# Are Primes Independent?

The question may sound silly, but I hope it will become apparent that it's very reasonable to ask. What we will examine here is the probabilistic interpretation of the prime distribution. So, essentially we ask: "What's the probability that a randomly chosen number is prime?" Those familiar with some basic probability theory know the notion of independency in this context, so the question I'm basically interested in here is if the probability to find a prime is independent of the preceding or following numbers. This post is a little out of the regular narrative, but it's something I have been thinking about recently, and I think it makes a cute article.

But one step back. First consider the following problem: We pick a number $X$ not exceeding some (large) $n$ at random. What are the odds this number is prime? Well, this is a classic example of a discrete probability, so the answer is positive cases over all cases, i.e.,

where $\mathbb{P}$ denotes the set of all primes, and $\pi(n)$ is the prime counting function, i.e., the number of primes not exceeding $n$. Now, the famous Prime Number Theorem states that we can approximate $\pi(n)$ with the elementary function

Don't worry too much about the exact meaning of the tilde, we will have plenty of opportunity to examine it further. For now just read it as "the left-hand side behaves similarly to the right-hand side". Now we can substitute this approximation in the calculation of the probability above, and obtain

In other words, a randomly chosen number between $1$ and $n$ is prime with probability roughly $1/\log n$. What's more, we can even justify saying that a number "around a large $n$" is prime with probability $1/\log n$. To illustrate, take $10^{100}$, a $1$ followed by 100 zeros. (And that is still a small number in the context of number theory.) Below it, there are of course plenty of numbers with 99 digits or less, but obviously 90% of the numbers up to $10^{100}$ have 100 digits. This means that the vast majority of the weight in the above probability lies on these numbers, justifying the statement.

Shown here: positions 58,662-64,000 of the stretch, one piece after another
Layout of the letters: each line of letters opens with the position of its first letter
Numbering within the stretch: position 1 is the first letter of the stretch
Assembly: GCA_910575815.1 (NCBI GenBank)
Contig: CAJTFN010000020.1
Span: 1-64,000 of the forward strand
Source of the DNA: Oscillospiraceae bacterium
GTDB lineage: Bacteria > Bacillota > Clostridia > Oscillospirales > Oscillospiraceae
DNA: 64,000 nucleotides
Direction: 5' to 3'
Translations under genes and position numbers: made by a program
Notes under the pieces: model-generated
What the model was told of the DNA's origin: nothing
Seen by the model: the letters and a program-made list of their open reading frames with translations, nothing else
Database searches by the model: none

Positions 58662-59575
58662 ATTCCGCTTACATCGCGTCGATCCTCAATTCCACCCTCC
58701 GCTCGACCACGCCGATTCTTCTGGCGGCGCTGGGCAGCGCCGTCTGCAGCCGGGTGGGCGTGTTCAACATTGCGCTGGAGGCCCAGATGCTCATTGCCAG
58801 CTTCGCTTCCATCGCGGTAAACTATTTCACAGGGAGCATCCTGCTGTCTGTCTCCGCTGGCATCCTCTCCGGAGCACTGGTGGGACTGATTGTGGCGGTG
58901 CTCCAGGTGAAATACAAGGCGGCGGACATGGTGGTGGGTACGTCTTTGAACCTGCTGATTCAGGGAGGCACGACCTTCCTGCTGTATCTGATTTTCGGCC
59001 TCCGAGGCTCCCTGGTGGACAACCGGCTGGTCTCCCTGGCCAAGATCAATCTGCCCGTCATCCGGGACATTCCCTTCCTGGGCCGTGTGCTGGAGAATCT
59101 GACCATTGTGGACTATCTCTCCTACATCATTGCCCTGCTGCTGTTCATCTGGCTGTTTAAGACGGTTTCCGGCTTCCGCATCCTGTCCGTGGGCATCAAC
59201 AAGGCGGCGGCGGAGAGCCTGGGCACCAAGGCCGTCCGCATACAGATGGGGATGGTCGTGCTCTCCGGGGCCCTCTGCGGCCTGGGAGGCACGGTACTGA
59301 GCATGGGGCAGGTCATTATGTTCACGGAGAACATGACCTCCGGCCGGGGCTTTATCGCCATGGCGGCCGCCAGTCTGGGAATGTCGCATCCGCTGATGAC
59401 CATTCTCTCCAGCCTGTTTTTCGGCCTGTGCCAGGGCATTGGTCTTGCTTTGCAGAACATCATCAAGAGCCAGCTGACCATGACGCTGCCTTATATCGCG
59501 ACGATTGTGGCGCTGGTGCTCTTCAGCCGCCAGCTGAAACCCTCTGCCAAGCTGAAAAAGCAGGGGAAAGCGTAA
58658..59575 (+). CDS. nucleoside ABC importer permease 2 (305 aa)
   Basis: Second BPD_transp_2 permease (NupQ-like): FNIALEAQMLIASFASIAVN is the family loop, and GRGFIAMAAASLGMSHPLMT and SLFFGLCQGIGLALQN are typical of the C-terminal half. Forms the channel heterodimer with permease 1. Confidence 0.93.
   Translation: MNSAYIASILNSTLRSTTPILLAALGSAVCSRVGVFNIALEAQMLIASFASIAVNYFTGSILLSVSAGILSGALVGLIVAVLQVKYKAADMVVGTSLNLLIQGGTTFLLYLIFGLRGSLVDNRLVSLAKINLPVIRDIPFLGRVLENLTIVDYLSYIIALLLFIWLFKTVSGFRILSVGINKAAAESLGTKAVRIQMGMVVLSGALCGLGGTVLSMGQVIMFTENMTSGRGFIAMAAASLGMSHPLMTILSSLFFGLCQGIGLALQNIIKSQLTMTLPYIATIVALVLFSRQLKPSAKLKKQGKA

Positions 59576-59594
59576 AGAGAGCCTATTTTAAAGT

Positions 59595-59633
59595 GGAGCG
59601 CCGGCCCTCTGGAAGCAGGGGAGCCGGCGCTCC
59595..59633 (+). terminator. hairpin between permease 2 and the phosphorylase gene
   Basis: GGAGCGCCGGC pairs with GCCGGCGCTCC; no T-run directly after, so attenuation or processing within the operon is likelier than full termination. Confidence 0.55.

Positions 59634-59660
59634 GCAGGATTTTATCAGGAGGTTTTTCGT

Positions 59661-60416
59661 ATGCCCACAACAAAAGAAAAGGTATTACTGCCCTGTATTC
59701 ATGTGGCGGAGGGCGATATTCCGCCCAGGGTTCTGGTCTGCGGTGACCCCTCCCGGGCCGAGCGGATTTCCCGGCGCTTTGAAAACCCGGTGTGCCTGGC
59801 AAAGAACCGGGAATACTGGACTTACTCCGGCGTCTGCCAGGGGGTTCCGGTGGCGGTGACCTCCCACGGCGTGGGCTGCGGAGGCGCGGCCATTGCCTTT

In fact, we can see that we're right in interpreting $1/\log n$ as the probability that $n$ is prime in a much more rigorous way. In the terms of probability theory, it means that $1/\log n$ is something like the density function associated with our experiment. (Actually, it would need to be normalised, but let's not concern ourselves with that.) So, in order to get the number of all primes up to $n$, we would need to sum up all these weights. Since we have a continuous function, we use the integral instead, and arrive at another estimate

The function on the right-hand side is known as $\mathrm{Li}(n)$, and was already examined by Gauss. The two approximations $n/\log n$ and $\mathrm{Li}(n)$ for $\pi(n)$ are in a certain sense equivalent (just do a partial integration, if you're curious), but as it turns out, $\mathrm{Li}(n)$ is empirically more accurate, predicting the distribution of primes with very small relative errors.